The threshold age of Keyfitz' entropy
arXiv e-prints 1901.07963
submitted on: 23 January 2019 (2019), unpublished
BACKGROUND: Indicators of relative inequality of lifespans are important because they capture the dimensionless shape of aging. They are markers of inequality at the population level and express the uncertainty at the time of death at the individual level. In particular, Keyfitz' entropy H ¯ represents the elasticity of life expectancy to a change in mortality and it has been used as an indicator of lifespan variation. However, it is unknown how this measure changes over time and whether a threshold age exists, as it does for other lifespan variation indicators.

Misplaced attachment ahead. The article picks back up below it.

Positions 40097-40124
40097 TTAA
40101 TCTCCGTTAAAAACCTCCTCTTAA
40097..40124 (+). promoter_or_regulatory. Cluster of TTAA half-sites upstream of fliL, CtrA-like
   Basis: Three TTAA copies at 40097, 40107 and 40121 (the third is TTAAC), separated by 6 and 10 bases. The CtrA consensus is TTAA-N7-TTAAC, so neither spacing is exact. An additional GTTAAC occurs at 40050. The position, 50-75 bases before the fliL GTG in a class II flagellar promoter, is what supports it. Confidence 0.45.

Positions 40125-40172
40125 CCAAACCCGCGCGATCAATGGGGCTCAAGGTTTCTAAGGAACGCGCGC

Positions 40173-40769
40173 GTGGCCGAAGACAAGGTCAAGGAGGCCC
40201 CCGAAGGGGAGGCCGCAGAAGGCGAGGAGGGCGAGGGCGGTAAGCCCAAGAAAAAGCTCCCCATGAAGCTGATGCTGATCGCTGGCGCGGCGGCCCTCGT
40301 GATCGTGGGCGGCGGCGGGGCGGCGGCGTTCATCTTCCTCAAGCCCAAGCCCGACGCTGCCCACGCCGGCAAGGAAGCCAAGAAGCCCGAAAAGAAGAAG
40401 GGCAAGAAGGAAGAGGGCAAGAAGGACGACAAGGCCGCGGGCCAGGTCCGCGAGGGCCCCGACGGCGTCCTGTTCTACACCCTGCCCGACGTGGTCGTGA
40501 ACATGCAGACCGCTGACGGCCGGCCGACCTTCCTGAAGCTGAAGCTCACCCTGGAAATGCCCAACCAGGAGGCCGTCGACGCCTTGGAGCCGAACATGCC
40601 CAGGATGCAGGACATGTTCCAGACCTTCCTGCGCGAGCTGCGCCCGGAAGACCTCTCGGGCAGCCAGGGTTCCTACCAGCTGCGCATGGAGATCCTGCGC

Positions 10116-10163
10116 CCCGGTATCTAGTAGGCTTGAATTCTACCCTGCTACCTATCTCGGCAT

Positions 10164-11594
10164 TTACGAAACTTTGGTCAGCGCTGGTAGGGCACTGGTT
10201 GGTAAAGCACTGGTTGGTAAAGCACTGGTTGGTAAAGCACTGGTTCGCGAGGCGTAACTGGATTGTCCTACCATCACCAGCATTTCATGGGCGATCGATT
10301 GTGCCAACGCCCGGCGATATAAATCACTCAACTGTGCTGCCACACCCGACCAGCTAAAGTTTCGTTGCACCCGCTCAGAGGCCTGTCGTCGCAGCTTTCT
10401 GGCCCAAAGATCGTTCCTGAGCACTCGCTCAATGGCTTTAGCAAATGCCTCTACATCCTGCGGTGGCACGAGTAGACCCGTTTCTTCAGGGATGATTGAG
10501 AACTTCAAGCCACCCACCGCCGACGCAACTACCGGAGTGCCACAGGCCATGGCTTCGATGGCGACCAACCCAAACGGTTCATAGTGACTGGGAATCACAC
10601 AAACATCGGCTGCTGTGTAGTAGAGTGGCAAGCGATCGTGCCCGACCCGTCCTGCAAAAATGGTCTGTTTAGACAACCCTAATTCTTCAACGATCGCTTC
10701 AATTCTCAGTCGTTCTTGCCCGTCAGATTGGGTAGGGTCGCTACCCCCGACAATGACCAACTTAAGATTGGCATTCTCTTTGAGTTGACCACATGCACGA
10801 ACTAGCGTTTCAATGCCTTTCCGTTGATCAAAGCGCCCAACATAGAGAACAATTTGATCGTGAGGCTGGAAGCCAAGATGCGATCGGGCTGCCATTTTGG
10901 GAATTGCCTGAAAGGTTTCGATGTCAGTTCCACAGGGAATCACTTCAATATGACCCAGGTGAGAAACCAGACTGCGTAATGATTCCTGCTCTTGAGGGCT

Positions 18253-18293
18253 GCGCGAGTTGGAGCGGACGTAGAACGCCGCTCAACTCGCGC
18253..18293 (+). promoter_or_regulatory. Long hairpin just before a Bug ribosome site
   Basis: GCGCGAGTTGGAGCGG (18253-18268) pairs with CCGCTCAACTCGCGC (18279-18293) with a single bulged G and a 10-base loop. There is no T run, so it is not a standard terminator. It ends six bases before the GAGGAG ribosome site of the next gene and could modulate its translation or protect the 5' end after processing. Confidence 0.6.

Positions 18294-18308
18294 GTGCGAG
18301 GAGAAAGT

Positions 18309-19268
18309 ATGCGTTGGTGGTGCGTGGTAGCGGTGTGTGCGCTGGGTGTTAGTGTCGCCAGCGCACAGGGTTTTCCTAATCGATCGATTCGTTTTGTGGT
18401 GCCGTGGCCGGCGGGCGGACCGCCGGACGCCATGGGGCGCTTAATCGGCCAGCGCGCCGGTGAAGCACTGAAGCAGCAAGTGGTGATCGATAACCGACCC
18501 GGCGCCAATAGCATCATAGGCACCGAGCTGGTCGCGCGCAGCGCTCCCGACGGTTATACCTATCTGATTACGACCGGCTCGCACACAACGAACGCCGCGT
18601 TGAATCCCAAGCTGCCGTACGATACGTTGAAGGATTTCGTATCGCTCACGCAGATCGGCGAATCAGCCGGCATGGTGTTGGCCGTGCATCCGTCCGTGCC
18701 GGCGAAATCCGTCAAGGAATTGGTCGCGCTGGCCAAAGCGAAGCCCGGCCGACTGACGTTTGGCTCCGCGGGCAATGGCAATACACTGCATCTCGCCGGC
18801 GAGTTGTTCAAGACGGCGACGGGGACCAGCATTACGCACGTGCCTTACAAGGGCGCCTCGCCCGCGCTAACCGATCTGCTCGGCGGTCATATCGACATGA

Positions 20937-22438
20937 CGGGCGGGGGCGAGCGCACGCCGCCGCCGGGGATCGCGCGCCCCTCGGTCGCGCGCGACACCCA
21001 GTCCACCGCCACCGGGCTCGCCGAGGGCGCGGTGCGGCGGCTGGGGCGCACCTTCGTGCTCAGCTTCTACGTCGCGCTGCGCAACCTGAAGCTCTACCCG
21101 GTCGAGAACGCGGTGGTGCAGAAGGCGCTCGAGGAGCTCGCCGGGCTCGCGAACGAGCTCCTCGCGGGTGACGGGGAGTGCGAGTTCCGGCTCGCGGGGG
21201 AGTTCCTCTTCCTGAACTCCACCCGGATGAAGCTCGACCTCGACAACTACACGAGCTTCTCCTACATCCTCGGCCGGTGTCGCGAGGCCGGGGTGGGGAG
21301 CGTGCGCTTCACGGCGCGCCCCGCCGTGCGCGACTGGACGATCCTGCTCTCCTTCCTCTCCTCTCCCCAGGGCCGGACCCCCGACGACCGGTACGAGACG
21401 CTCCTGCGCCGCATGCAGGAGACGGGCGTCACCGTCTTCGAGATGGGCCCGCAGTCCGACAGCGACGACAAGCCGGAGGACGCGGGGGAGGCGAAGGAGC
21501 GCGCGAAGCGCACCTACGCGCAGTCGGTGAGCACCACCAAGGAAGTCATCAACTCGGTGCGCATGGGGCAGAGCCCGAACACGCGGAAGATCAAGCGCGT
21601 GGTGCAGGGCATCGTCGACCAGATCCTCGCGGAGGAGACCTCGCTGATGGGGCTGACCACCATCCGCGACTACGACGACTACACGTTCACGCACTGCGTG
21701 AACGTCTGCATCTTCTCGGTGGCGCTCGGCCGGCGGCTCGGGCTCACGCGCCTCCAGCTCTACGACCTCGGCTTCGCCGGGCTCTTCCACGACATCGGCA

RESULTS: The time derivative of H ¯ can be decomposed into changes in life disparity e † and life expectancy at birth e o . Likewise, changes over time in H ¯ are a weighted average of age-specific rates of mortality improvements. These weights reflect the sensitivity of H ¯ and show how mortality improvements can increase (or decrease) the relative inequality of lifespans. Further, we prove that H ¯ , as well as e † , in the case that mortality is reduced in every age, has a threshold age below which saving lives reduces entropy, whereas improvements above that age increase entropy.
CONTRIBUTION: We give a formal expression for changes over time of H ¯ and provide a formal proof of the threshold age that separates reductions and increases in lifespan inequality from age-specific mortality improvements.